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Speeding Up Procurement

KevinB

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Nope,

Flamethrowers - esp man portable dont due well with incoming fire...

Since we don't use Napalm I'd guess we'd shudder at using a flamethrower
 

Colin Parkinson

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Geo
I know that it will never happen, our public would never condone it, but one can't help remembering the effectiveness they had in dealing with dug in fanatical nutbars in the last world war.
 

Cloud Cover

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I'm currently reading a book about Iwo Jima and how useful they were with the job there.  And yes, it appears that having to be the poor guy using one was fraught with danger from any number of causes, not the least of which was frequent leaks from the tanks down the hose to the nozzle.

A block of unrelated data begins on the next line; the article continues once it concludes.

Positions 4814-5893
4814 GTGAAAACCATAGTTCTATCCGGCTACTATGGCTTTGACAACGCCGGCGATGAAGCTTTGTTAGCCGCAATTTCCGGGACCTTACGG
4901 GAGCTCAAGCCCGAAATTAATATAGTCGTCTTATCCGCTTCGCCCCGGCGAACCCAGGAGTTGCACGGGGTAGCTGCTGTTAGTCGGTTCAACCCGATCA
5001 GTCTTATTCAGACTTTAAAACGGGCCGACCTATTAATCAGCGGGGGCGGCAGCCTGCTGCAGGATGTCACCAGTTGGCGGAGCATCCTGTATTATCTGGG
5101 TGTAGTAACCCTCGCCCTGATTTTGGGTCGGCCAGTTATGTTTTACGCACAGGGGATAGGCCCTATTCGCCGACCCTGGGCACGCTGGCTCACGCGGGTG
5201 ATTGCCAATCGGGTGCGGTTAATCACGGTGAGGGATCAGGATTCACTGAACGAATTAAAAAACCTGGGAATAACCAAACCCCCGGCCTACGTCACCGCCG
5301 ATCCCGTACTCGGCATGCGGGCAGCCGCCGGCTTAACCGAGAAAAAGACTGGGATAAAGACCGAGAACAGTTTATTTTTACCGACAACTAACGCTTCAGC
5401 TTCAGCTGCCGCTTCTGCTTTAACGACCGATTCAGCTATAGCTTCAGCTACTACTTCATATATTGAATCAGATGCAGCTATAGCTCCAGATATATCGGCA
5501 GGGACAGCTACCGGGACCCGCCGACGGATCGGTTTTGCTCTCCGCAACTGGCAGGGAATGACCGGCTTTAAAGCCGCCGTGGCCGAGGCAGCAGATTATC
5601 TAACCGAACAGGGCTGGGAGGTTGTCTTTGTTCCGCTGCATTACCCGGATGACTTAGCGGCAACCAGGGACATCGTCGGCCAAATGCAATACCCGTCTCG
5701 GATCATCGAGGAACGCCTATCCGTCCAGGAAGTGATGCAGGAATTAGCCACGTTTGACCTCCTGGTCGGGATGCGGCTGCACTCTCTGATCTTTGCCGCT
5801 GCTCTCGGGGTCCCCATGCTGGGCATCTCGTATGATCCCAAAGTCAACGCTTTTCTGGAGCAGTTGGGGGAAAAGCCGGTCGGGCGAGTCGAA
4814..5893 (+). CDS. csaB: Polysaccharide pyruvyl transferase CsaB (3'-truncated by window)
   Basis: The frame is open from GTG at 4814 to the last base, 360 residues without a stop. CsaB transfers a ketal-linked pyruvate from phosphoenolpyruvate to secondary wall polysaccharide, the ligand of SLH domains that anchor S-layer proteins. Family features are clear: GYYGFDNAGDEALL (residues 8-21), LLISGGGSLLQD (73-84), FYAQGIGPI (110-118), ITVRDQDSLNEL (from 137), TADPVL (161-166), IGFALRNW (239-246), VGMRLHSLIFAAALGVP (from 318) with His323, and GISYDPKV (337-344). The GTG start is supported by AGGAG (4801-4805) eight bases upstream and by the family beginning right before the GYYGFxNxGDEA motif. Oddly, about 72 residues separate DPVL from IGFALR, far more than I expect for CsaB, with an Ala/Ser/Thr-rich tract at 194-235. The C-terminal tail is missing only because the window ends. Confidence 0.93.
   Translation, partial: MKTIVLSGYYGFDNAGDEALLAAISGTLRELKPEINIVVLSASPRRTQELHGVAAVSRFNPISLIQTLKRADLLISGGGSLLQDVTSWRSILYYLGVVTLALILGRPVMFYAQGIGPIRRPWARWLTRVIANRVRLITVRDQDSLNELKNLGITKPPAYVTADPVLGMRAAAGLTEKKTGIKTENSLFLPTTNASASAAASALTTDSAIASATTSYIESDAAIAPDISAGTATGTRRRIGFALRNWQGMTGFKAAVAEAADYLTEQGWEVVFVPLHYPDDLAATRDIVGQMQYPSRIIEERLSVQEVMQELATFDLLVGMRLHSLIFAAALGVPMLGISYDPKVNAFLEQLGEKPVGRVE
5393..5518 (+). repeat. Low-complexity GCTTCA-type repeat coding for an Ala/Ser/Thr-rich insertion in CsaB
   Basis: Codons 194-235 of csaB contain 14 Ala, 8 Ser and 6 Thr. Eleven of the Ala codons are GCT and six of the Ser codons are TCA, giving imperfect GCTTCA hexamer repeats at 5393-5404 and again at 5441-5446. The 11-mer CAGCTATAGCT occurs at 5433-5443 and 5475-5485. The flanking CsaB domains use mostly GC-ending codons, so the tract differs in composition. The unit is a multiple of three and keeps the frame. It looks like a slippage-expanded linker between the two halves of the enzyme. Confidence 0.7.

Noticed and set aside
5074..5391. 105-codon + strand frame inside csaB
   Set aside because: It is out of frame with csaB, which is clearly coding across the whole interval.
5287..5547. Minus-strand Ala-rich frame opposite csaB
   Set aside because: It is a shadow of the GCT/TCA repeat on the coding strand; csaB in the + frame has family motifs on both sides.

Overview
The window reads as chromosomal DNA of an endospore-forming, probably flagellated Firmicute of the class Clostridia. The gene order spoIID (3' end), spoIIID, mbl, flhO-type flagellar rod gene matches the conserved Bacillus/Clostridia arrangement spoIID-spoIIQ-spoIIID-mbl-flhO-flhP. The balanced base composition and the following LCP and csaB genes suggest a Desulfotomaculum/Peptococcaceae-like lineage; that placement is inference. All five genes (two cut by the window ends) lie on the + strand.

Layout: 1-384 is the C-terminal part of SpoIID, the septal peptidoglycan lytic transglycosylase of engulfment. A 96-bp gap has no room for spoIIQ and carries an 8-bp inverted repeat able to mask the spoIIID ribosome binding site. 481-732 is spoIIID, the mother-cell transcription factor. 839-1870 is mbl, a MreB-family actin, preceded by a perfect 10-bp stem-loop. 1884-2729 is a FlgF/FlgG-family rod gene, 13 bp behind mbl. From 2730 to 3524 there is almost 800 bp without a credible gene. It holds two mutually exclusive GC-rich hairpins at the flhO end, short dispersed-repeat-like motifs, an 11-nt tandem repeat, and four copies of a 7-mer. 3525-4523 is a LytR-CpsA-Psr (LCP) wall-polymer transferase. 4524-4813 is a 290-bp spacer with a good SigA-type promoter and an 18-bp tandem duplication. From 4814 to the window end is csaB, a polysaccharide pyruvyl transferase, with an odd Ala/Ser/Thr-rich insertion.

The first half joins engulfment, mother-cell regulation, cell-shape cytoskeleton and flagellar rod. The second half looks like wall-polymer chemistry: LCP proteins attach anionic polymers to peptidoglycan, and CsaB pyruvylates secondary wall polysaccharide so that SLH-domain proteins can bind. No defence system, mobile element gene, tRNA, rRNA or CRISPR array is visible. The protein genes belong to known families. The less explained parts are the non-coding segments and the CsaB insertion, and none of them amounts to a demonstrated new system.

GAP

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Infidel-6 said:
Nope,

Flamethrowers - esp man portable dont due well with incoming fire...

Since we don't use Napalm I'd guess we'd shudder at using a flamethrower

No, but you could use a powder CS. We used to dust tunnels with the stuff, I shudder just remembering getting that stuff on you.
 

KevinB

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I powdered a Barrack Block with it once  ;D
 

geo

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In WW2, the Germans had the Sappers handle the Flamethrowers at the beinning.... later, they had labour / penal battalions that would be taged as storm troopers..... Nice huh?

GAPs idea of CS powder being blown into caves, houses and nooks & crannies - I LIKE!
 

Old Guy

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Jeez.  Napalm?  Flamethrowers?

What's next?  Arc Light Strikes?